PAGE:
Watched this sobering documentary last night as part of the BBC's "Out of Mind" season, came to the unpleasant realisation that if I had been born maybe just a decade or two earlier I probably would have ended up in one of these places, when I went through a severe mental breakdown as a young adult. Would incarceration in an asylum have done me any good at all? I seriously doubt it, and whilst I am not free of depression, I am living my own life and getting on with the things that I want to do, in a way that would have been unthinkable in the fifties - I have no doubt at all that I would have been sectioned and confined to an asylum had I been alive then.
"A lot of patients were socially inadequate rather than seriously mentally ill" said Tom Booth, a psychiatric nurse at High Royds Asylum between 1954 - 1995. "They couldn't cope, they weren't wanted", and many patients were just "dumped" by their relatives, unwanted by either their families or their communities. Most were admitted on genuine grounds (schizophrenia, manic depression, paranoia etc), but many it seemed were admitted for slightly less severe conditions, such as one woman who suffered from panic attacks coupled with depression, problems which nowadays would be dealt with by therapy and maybe drugs, but certainly not incarceration.
Life in the asylums was impersonal, empty and repetitive, where patients had no privacy and were often crammed into dormitories containing thirty or more closely packed beds. There was a prison atmosphere, doors were kept locked and people were treated as inmates rather than patients and viewed as such by all. These were vulnerable people, shunned by a society who was not interested in them once they were safely locked away, and persistent abuse in asylums throughout the UK was sadly rife as investigation in subsequent decades has found out.
Derek McCarthy was a psychiatric nurse from 1957 at St.Nicholas Asylum in Newcastle. He recalls his dismay as he witnessed, on his first day at work, the charge nurse slap a blind man across the back of his head and send him flying into a wall. "Thump Therapy" was considered almost inevitable for "difficult" patients: one man who repeatedly slid off his chair onto the floor while the staff were on a break annoyed the charge nurse so much that the latter threw a bucket of water over the unfortunate and then rammed the bucket down on his head - when the man continued to slide from the chair he was manhandled into the bathroom where he was repeatedly dunked and held down in water, until Derek McCarthy was instructed to dry him off and send him back to the day room. When Derek could find no socks or shoes for the man, and asked for some, the charge nurse replied "what do you think this is, ******* Butlins?" and refused to provide any footwear for the patient. His parting words were "don't you know if you live among sh*t, you become sh*t?"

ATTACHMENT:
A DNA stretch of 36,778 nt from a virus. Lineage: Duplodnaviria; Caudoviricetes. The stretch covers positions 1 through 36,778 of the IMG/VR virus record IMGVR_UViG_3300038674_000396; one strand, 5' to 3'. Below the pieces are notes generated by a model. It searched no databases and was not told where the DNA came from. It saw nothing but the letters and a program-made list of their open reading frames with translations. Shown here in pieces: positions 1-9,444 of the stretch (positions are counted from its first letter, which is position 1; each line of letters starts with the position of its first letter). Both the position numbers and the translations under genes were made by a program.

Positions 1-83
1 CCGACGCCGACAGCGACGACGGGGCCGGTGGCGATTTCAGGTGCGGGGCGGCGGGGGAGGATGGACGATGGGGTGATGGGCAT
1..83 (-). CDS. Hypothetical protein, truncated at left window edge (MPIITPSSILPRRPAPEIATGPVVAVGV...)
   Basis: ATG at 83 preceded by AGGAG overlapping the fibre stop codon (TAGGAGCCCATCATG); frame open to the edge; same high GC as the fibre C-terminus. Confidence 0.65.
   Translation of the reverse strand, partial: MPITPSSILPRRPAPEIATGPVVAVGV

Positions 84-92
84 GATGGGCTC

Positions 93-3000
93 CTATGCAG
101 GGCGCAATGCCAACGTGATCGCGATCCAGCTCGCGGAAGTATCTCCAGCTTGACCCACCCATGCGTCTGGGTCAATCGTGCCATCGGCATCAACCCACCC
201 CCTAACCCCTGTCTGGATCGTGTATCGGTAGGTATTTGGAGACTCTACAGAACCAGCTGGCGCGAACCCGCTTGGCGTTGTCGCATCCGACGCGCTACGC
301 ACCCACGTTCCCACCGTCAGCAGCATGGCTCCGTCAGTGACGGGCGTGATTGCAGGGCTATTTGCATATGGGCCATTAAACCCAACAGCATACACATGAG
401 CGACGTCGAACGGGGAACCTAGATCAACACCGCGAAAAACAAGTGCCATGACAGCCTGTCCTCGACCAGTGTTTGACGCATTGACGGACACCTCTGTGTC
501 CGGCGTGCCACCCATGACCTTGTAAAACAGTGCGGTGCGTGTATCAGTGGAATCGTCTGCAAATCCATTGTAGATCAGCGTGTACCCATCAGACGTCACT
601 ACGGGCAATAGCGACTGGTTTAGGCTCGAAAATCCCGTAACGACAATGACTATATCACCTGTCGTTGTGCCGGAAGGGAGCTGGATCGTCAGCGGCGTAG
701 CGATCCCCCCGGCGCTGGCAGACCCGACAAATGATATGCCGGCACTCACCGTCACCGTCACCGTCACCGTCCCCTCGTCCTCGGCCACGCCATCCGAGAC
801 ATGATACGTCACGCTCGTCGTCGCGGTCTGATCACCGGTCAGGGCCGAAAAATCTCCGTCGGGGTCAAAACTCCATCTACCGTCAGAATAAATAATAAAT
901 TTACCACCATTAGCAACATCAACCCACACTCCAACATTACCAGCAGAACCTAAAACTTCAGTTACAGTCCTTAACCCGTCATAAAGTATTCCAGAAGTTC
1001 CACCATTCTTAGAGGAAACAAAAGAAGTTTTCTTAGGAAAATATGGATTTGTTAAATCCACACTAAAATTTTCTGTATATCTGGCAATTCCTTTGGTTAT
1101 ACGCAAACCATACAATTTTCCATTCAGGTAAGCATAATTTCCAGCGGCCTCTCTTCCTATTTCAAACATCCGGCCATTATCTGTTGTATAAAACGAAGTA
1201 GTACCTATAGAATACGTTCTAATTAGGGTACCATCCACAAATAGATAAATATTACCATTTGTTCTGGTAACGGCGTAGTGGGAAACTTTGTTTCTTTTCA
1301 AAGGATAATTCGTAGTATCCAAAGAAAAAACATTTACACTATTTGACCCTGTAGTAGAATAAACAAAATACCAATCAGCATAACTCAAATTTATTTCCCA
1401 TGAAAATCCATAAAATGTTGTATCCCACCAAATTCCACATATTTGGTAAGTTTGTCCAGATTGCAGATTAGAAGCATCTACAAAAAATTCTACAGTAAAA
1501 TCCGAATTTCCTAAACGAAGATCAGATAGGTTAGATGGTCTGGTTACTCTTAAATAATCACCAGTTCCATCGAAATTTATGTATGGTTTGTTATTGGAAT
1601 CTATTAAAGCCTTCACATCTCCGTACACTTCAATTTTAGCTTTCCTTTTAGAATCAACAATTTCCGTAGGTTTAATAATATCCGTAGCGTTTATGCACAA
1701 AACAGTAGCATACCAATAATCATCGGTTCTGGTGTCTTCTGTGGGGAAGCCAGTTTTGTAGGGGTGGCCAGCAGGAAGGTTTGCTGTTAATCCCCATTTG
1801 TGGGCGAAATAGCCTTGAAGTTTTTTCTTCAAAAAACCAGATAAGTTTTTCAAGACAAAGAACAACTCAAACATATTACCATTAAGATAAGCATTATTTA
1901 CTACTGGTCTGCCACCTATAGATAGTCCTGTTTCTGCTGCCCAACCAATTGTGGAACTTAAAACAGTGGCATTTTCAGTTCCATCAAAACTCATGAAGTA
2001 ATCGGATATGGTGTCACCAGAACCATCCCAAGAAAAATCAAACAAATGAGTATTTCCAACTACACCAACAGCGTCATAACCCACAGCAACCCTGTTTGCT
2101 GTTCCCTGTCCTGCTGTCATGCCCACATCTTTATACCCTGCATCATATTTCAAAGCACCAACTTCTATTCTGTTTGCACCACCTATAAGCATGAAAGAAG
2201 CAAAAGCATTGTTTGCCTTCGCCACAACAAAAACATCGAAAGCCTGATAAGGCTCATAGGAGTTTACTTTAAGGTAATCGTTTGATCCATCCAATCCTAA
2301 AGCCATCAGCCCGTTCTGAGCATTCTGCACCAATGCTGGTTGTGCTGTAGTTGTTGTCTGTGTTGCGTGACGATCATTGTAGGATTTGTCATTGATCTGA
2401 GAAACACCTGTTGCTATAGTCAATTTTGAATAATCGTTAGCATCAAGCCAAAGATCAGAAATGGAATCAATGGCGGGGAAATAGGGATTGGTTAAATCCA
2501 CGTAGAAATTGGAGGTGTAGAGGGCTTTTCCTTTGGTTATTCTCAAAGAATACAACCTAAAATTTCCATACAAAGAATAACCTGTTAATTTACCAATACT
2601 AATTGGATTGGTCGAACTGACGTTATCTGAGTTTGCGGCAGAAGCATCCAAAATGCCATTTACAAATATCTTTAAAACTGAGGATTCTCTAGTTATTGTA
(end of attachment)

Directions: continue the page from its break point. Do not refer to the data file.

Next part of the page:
The National Health Service was established in 1948 by the Labour government, which included asylums and mental patients as it became recognised that mental problems could be treated like physical ones. Treatments for patients included Electro Convulsive Therapy (ECT) where an electric current was passed through the brain (until the early 1950's without any anaesthetic), which induced a seizure that seemed to help some patients suffering from mental disorders. The patient had to be held down by several nursing staff for the procedure, as fractures could occur when they went into a violent fit as the electricity passed through their brain, and despite (barbaric) appearances ECT was regarded at the time as "a step forwards."
"Patients whose illness was of a deep-seated nature" (whatever that meant) were injected with large quantities of insulin to induce a coma, in the belief that this completely relaxed the mind, or to quote from the film made at the time, for the "functions of the brain have the opportunity of, as it were, setting out on a new path when consciousness returns". Insulin therapy proved to be a harmful medical failure - forty four people died from from the treatment.
A well-known treatment at the time was the lobotomy, or pre-frontal leukotomy as it was fully known. Some psychiatrists believed that by removing sections of the brain some serious mental disorders could be treated. Dr Henry Rollin, a psychiatrist from 1939 - 2000, said they "made a hole in the brain, waggled the probe a bit, and that was it." There was no attempt until much later to refine where the cut was actually made. Dr Rollin said he "had the misfortune to recommend sixteen of them, sixteen patients who had the operation and it was of no benefit whatsoever to any one of them. Some of them had the tragedy of personality change." It was very obvious from his whole demeanour and the way he spoke that in retrospect he deeply regretted prescribing this treatment for those sixteen of his patients, just a few of the 15,000 total lobotomies performed in Britain, and it was only towards the end of the 1950's that the crude form of pre-frontal leukotomy was phased out.
Various drugs were also developed in the treatment of mental illness, such as Chlorpromazine (Largactil) which was the first of these new drugs and was used to calm psychotic patients. Dr Henry Rollin said that stories about the drug would "get into the press, hailed as a miracle, which it wasn't, but the air of optimism was quite important." Lithium was another prominent drug, and is still widely used today, although like many of these medications it is not without side-effects. High Royds Asylum was at the forefront of medical research into the new drug treatments, which were used to treat specific the underlying physical basis of mental disorder, and staff presented their findings all over the world. (However, a BBC documentary made in 1969 found disturbing conditions in asylums, for many of the tranquilising drugs still used by then caused other problems, such as making patients physically rigid and mentally slowed, so that they were more like automatons than human beings.)